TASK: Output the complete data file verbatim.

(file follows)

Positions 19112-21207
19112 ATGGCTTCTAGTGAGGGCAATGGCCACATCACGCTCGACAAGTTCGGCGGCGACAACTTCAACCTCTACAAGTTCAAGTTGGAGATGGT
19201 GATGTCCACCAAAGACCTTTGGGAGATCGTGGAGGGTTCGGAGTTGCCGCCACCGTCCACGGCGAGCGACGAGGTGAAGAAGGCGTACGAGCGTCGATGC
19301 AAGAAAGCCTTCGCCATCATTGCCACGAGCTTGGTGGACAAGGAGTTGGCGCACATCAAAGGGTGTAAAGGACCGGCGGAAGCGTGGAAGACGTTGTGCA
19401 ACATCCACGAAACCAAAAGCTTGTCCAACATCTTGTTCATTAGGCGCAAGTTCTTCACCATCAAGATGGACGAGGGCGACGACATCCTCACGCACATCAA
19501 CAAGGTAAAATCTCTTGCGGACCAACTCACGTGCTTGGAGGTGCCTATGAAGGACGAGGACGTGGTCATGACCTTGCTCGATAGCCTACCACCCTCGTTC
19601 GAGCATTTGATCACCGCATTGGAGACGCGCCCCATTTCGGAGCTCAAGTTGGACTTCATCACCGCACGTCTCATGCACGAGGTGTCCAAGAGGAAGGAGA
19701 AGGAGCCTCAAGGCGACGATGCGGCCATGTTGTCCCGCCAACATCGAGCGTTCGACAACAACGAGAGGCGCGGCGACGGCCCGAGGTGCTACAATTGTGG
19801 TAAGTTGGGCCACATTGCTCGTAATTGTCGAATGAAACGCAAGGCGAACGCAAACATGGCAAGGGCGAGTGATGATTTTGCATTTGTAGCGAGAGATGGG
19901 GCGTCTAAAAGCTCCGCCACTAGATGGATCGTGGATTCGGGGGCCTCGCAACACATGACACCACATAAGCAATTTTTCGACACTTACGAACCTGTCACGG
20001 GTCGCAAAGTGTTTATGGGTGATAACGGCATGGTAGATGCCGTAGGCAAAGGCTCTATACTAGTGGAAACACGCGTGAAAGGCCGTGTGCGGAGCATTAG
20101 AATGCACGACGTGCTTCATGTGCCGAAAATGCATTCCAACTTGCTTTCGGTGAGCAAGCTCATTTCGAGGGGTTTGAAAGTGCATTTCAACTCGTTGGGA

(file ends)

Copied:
Positions 19112-21207
19112 ATGGCTTCTAGTGAGGGCAATGGCCACATCACGCTCGACAAGTTCGGCGGCGACAACTTCAACCTCTACAAGTTCAAGTTGGAGATGGT
19201 GATGTCCACCAAAGACCTTTGGGAGATCGTGGAGGGTTCGGAGTTGCCGCCACCGTCCACGGCGAGCGACGAGGTGAAGAAGGCGTACGAGCGTCGATGC
19301 AAGAAAGCCTTCGCCATCATTGCCACGAGCTTGGTGGACAAGGAGTTGGCGCACATCAAAGGGTGTAAAGGACCGGCGGAAGCGTGGAAGACGTTGTGCA
19401 ACATCCACGAAACCAAAAGCTTGTCCAACATCTTGTTCATTAGGCGCAAGTTCTTCACCATCAAGATGGACGAGGGCGACGACATCCTCACGCACATCAA
19501 CAAGGTAAAATCTCTTGCGGACCAACTCACGTGCTTGGAGGTGCCTATGAAGGACGAGGACGTGGTCATGACCTTGCTCGATAGCCTACCACCCTCGTTC
19601 GAGCATTTGATCACCGCATTGGAGACGCGCCCCATTTCGGAGCTCAAGTTGGACTTCATCACCGCACGTCTCATGCACGAGGTGTCCAAGAGGAAGGAGA
19701 AGGAGCCTCAAGGCGACGATGCGGCCATGTTGTCCCGCCAACATCGAGCGTTCGACAACAACGAGAGGCGCGGCGACGGCCCGAGGTGCTACAATTGTGG
19801 TAAGTTGGGCCACATTGCTCGTAATTGTCGAATGAAACGCAAGGCGAACGCAAACATGGCAAGGGCGAGTGATGATTTTGCATTTGTAGCGAGAGATGGG
19901 GCGTCTAAAAGCTCCGCCACTAGATGGATCGTGGATTCGGGGGCCTCGCAACACATGACACCACATAAGCAATTTTTCGACACTTACGAACCTGTCACGG
20001 GTCGCAAAGTGTTTATGGGTGATAACGGCATGGTAGATGCCGTAGGCAAAGGCTCTATACTAGTGGAAACACGCGTGAAAGGCCGTGTGCGGAGCATTAG
20101 AATGCACGACGTGCTTCATGTGCCGAAAATGCATTCCAACTTGCTTTCGGTGAGCAAGCTCATTTCGAGGGGTTTGAAAGTGCATTTCAACTCGTTGGGA